The McLaughlin Stone

During a 2005 renovation of the north wall of the Old Commissary, the National Park Service work crew discovered a 100-pound stone with "J H Mc LAUGHLIN CO B 3 RGT" etched on its top side. This stone, which had been hidden since the building was completed in 1866, revealed an interesting individual.

It turns out that the graffiti artist was John H. McLaughlin, a private in the 3rd U.S. Infantry Regiment, Company B. That his name appears on the stone suggests that he was involved in building the structure, suggesting soldiers participated in its construction. McLaughlin placed the stone at the top, face up, so that the roof would cover the carvings, suggesting that although he wanted to leave his mark, he did not want to get caught; he must have known the hazards of defacing government property. His stone is one of the rare examples of soldiers leaving graffiti behind.

Who was John McLaughlin? His military records reveal an extraordinary life.

John Henry McLaughlin was born June 22, 1826 in Limerick, Ireland. At age 20 he boarded a famous sea craft named the "Jane Black," bound for America. After 37 days at sea, a violent storm sent the "Jane Black" to the bottom of the Atlantic. A chance passing ship saved the crew and passengers from their fate and returned them to Ireland.

McLaughlin changed plans and went to Calcutta, India. There, he was offered a position as Chief of the Native Police, which he declined. While in Calcutta, he narrowly survived cholera. Only with the dedication of a female doctor did he survive.

In India, McLaughlin learned the trade of manufacturing paper. He took his newfound skill and headed for America via the West Indies. He arrived in Baltimore, then traveled to Buffalo, New York to apply his new trade.

The Civil War pulled McLaughlin into military service. He joined the United States Navy and was assigned to the "USS Virginia." For unknown reasons, he was transferred to the "USS Ida." The "Ida" was assisting other ships taking of seaports in Alabama, and was known for her capture of the Confederate ship "Southern Republic." One day, as the "Ida" was sailing from Fort Blakely, she struck a sea mine. In McLaughlin's words, the ship "blew into a thousand pieces." Most of the crew were killed in the blast. McLaughlin was blown overboard and managed to hold on to a floating timber until rescued by the "USS Tallahatche." The "Tallahatche" picked up only one other survivor.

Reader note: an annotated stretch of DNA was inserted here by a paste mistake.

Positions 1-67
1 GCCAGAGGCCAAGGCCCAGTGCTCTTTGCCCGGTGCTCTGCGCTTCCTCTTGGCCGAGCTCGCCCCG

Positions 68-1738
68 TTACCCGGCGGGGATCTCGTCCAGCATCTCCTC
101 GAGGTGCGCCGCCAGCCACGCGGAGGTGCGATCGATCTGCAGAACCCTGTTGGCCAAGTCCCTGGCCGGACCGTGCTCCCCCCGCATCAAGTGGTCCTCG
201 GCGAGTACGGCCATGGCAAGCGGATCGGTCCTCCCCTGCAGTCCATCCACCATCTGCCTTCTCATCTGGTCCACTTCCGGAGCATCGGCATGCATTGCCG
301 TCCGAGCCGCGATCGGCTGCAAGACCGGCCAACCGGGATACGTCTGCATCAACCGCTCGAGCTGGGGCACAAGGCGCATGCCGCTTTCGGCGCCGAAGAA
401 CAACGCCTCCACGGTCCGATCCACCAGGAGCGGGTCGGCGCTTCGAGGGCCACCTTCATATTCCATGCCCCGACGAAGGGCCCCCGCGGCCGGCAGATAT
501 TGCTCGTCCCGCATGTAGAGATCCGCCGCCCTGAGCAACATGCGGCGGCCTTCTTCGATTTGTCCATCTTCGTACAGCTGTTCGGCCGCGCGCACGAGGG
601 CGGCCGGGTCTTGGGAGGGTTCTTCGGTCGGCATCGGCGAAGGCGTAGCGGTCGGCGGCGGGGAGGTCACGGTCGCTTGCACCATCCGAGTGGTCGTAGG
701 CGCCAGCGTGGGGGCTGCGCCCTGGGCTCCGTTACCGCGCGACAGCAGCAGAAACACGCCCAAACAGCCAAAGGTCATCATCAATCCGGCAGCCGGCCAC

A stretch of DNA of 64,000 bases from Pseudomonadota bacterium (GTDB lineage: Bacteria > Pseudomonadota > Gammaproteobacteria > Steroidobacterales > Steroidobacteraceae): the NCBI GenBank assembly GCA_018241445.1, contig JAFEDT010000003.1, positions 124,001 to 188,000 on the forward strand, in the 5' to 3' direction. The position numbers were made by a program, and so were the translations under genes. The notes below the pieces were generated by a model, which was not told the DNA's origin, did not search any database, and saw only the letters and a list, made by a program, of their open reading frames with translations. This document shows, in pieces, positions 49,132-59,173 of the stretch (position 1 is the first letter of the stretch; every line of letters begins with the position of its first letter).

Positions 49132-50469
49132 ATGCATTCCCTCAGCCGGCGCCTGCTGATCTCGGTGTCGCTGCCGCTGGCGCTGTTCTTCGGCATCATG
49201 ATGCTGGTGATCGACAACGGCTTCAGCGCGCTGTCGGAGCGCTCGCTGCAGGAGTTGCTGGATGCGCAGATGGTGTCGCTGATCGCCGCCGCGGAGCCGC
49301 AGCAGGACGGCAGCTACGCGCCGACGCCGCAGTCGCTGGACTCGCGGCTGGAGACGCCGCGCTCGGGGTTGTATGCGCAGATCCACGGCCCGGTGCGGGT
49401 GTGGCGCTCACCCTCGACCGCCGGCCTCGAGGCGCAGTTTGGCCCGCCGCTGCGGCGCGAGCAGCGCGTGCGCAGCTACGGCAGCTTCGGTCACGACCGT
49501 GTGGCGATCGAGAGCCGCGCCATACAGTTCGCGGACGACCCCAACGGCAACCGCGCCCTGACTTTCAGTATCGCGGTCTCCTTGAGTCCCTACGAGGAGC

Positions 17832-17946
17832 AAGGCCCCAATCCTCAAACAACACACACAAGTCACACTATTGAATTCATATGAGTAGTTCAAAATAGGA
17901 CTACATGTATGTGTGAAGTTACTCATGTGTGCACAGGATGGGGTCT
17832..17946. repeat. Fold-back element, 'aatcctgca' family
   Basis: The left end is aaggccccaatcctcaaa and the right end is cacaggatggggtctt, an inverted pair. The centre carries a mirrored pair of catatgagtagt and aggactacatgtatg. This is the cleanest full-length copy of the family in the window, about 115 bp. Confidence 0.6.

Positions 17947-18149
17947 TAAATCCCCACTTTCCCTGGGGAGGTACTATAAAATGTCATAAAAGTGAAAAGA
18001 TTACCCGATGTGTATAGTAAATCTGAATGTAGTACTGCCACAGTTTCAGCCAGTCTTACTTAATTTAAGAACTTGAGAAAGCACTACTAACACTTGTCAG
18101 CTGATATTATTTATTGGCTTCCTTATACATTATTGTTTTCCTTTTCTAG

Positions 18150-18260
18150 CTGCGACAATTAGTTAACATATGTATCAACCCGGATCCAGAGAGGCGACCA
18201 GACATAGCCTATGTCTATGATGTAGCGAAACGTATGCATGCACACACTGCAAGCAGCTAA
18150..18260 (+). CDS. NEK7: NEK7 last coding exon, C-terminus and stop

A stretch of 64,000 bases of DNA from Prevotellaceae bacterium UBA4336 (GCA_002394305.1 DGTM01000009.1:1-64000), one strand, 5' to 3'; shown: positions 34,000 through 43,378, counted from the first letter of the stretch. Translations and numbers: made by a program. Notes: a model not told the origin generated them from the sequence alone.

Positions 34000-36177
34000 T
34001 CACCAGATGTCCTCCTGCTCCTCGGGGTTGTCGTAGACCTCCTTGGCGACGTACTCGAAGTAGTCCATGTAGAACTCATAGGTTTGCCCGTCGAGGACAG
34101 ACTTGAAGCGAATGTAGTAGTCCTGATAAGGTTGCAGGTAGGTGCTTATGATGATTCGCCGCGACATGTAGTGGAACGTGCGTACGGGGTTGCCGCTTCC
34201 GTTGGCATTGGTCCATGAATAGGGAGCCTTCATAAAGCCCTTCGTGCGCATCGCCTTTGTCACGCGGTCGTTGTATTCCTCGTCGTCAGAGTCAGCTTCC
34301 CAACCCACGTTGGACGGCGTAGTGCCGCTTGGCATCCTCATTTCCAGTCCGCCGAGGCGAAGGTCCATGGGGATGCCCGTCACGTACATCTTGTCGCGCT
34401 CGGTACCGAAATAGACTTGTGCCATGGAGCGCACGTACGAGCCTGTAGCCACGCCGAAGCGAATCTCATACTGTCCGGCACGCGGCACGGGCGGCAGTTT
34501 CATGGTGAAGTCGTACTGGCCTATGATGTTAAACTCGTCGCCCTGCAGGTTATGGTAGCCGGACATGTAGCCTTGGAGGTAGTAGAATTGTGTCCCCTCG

After his discharge, McLaughlin had trouble finding work, so he enlisted in the Army. McLaughlin was assigned to Company B, 3rd Infantry Regiment, and posted to Fort Larned, Kansas in 1866, just as construction was ramping up on the fort's sandstone buildings. It was there and then that McLaughlin carved his name and unit on the stone atop the Commissary wall.

John McLaughlin's career in the army spanned 12 years. In 1870, he transferred to the 6th Cavalry, and re-enlisted with the 8th Cavalry in 1874.

McLaughlin recalled his most terrifying experience fighting Indians while carrying dispatches with five others to another post. "We were attacked by about 130 Indians, we made breastwork out of our horses and when forced back we took cover behind two of our fallen comrades who had just been killed. When all hope was lost, we were saved by the arrival of another troop of Cavalry."

McLaughlin retired from the army in 1877 and lived an active life to the end, attending reunions and lodge meetings. Others remembered he was the center of attention. John H. McLaughlin died on October 6, 1907 at 4:30 pm at Fort Randall, where he had spent most of his twilight years.

Last updated: April 10, 2015

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